Think Black, Speed, Death, Thrash….or any kind of extreme subgenre of heavy metal music and you are probably not going to see a Butterscotch Tele on stage….horses for courses of course.
The theatrical approach that metal bands deliver live, is all part of the visual concept that’s pure entertainment.
Lightning sweep picking aside, 20ft laser eyed gargoyles, dragons, flames and Odin and Thor-like guitar players getting their hair caught in each other’s machine heads (I’ve been there!), are all part of the act.
Chances are, said guitarist’s choice of sonic warfare will have no less than 7+ strings tuned down a step or two and played through a line of scooped angry amps. Whilst most guitar manufactures have a metal themed guitar in their catalogue with impressive inlays and finishes, several are massed produced, others are painstakingly built by hand by skilled luthiers.
I asked Dylan Humphries, luthier and owner of Dæmoness Guitars what differentiates his hand-built metal themed guitars from the others.
“Dæmoness Guitars are heavy metal guitars uncensored,” says Dylan. “Simple as that. Of course, we wouldn’t have heavy metal guitars if it wasn’t for the likes of Jackson, Ibanez and Schecter to name but a few, but the intellectual concept behind them has always been far too tame, the deadliest image I’ve seen on a body is a Reaper….whoopee do!
For me, the metal scene started some 40 years ago with Tony Iommi and his SG. Since then there have been so many ideas within body shapes and technology that have either sunk or swam. I’ve taken all the bits that swam and added my own slant within craftsmanship, playability and hardware using architectural formulas within my designs.
When I started Dæmoness Guitars around 2007, I wanted to make guitars that had all the best parts in one guitar and take that to the next level, I believe this is why we are so successful. I’m building for some of the world’s best metal players, there are no barriers or limits within the artwork or themes.
The American speed metal band Powermad, asked me to make the most satanic themed guitar I could think of, so I thought why not cover it in goats blood? It was illegal to do it of course, so it took a while to sort out, but the hardest part was applying it to the guitar body before it naturally started to congeal.”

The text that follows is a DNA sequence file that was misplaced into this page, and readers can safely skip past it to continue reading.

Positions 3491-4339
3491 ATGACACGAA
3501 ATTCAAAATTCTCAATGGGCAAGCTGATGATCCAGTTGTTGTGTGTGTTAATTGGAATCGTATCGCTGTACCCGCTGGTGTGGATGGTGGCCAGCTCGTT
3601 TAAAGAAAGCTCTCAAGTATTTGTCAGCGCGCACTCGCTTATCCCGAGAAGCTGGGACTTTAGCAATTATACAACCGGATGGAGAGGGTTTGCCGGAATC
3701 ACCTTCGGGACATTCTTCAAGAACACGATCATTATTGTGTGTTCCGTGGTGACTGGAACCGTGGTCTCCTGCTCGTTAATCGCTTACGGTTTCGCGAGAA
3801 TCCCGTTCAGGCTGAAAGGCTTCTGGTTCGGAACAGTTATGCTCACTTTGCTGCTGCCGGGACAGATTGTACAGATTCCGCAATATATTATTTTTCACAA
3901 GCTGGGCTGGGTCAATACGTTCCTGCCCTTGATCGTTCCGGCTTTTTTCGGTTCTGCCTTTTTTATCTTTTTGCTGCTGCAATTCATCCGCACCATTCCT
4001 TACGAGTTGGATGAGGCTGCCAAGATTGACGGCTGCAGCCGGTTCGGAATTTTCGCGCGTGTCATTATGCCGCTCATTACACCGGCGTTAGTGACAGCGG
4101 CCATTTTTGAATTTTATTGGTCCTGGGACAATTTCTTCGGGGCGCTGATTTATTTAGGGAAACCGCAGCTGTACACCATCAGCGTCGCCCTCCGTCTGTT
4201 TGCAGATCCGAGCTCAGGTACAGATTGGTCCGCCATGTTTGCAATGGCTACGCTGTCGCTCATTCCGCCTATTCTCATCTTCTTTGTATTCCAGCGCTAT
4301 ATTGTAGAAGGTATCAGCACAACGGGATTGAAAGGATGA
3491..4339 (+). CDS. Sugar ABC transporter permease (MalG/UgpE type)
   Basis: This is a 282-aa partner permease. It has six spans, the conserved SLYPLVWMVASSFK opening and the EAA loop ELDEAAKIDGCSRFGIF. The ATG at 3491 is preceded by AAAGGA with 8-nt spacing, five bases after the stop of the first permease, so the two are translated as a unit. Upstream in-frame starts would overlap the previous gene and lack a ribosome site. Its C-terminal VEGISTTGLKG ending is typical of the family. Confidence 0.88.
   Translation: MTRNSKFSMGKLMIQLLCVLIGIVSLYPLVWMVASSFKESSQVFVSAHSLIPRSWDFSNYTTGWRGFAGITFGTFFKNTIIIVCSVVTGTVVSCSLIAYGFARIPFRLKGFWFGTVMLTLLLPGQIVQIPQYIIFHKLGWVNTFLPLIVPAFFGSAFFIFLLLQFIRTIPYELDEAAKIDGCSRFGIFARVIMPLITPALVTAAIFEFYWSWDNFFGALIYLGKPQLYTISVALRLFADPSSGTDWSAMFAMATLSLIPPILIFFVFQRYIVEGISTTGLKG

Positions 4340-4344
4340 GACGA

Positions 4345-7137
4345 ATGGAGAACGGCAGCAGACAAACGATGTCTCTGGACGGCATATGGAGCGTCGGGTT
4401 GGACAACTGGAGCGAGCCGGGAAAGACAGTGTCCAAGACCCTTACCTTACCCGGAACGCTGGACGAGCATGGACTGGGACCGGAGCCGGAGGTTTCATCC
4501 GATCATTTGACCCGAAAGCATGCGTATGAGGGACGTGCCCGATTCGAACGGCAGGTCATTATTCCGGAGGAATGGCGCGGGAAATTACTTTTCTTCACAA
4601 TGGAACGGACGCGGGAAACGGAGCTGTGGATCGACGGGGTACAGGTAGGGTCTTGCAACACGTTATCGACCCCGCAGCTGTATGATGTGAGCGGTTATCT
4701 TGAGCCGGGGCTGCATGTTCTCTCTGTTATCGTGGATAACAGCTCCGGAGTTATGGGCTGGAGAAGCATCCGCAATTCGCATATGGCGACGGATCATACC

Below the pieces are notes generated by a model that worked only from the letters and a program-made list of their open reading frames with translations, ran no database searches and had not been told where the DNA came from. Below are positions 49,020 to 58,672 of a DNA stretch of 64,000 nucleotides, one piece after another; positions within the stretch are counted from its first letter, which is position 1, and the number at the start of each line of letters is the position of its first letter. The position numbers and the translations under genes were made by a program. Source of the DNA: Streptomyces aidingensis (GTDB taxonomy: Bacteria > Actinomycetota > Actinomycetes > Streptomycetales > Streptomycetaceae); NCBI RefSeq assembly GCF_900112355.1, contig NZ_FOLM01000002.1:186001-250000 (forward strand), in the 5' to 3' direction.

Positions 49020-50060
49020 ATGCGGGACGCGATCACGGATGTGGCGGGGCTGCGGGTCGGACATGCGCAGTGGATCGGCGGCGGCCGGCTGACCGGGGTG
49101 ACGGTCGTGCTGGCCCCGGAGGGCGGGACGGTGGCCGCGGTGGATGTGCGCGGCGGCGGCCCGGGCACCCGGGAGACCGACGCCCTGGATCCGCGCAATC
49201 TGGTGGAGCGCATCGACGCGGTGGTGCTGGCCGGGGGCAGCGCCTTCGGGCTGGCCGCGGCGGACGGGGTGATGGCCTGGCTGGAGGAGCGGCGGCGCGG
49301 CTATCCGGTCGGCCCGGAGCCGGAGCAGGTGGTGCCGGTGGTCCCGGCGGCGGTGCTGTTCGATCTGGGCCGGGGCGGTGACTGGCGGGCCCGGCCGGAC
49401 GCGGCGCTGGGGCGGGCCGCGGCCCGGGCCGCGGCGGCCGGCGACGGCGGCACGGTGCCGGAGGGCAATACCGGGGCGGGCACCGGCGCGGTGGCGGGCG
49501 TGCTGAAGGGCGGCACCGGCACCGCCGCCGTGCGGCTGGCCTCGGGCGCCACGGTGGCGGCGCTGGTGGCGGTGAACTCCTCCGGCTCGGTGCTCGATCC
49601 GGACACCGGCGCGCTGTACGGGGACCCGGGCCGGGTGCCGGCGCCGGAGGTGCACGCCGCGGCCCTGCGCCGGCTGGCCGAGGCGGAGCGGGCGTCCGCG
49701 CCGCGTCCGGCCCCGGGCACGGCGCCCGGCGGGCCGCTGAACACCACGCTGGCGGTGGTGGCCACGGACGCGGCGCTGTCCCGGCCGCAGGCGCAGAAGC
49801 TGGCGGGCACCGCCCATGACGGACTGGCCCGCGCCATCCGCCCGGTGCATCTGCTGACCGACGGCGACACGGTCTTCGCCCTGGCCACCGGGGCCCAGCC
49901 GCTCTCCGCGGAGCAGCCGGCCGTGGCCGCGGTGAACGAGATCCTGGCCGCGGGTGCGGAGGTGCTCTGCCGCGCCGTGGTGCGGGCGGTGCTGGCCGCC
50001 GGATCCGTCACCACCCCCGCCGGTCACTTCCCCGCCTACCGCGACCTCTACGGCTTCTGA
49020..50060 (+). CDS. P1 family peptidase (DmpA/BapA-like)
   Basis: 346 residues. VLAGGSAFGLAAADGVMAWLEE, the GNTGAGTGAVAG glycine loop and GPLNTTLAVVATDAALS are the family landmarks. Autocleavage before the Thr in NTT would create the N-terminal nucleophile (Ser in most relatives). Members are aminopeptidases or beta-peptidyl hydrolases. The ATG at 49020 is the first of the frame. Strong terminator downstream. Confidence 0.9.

Like a lot of youngsters, Dylan was heavily influenced by his Father who was also a talented artist….he recalls,
“All my life I’ve been chasing artistic ideas and visions from my childhood from watching and learning from my Dad. Like him, as an artist, I became very thorough and accurate which is reflected within the artwork on my guitars.
I grew up during the early 80’s watching him do the artwork for books called The Doom Of The Gods and The Curse Of The Ring, all about Viking mythology. He also trained as a theatre costume maker, so we’d have models arrive at our damp old stone cottage, geographically isolated in North Devon. They’d be wearing Viking battle gear, cloaks, swords and battle axes, all that kind thing. This was an influence that has now become a passion.
I remember Tom Araya, bass player with Slayer (who I rate as one of the best heavy metal bands ever) when asked what the band’s music was about said it’s about hell on earth, there’s fighting everywhere. I’d like to think that people in a hundred years time will look at one of my guitars where the artwork reflects a time of international instability in the early 21st Century. I’ve always thought that the only way to deal with mankind’s problems is to show and record it.”
First impressions of Dæmoness guitars without doubt are the stunning finishes and artwork designs.
“You can look at art and you either get it or not get it, or care for its message. When I create my pictures either on canvas or on my guitars there’s an authenticity and a point to it. So much artwork in our society really has no point at all. I try to get as accurate and authentic as I can to the middle ages which is so hard to do, as so many elements of modern art and artistic thinking subtlety creep into everything you do.